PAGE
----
Emily Badger profiles a program being introduced by Arizona State University - named the Alexandria Network after one of history's most famous repositories of knowledge - that seeks to turn public libraries into co-working business incubators.
"This old idea of the public library as co-working space now offers a modern answer – one among many – for how these aging institutions could become more relevant two millennia after the original Alexandria library burned to the ground. Would-be entrepreneurs everywhere are looking for business know-how and physical space to incubate their start-ups. Libraries meanwhile may be associated today with an outmoded product in paper books. But they also happen to have just about everything a 21st century innovator could need: Internet access, work space, reference materials, professional guidance."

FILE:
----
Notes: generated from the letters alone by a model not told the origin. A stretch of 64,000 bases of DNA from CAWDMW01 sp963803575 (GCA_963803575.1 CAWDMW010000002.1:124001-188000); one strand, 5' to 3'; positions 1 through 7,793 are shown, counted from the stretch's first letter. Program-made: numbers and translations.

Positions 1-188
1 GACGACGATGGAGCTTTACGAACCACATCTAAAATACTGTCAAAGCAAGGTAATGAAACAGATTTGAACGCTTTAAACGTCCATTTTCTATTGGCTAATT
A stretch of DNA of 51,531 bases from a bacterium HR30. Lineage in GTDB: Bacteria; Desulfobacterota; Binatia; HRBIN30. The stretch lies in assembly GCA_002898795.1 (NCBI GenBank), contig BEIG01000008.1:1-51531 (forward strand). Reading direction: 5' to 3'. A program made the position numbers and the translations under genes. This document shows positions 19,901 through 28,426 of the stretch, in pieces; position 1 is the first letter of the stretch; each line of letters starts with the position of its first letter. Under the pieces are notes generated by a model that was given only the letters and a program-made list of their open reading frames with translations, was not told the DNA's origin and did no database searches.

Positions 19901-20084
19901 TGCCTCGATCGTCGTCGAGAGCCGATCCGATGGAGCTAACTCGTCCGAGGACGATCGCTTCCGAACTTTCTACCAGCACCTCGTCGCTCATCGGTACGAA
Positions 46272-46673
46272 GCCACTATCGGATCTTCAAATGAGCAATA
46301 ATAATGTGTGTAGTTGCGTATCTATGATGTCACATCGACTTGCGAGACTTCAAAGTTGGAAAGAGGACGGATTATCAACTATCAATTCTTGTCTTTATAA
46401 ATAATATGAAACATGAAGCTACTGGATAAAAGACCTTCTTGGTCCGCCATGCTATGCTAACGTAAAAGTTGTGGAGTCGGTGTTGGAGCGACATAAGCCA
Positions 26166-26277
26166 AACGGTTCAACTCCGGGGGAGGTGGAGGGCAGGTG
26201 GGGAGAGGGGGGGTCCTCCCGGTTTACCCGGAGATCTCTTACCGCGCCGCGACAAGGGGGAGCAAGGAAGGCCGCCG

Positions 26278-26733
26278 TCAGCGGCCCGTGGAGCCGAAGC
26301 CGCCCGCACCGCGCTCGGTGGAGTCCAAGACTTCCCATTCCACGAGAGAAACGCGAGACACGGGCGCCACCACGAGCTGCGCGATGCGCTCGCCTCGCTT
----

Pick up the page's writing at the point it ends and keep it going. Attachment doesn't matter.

In the university's plan, which is starting with a pilot in Scottsdale's Civic Center Library, "[p]articipating libraries will host dedicated co-working spaces for the program, as well as both formal classes and informal mentoring from the university’s start-up resources," explains Badger. "The librarians themselves will be trained by the university to help deliver some of the material. The network will offer everything, in short, but seed money."
"Public libraries long ago democratized access to knowledge; now they could do the same in a start-up economy."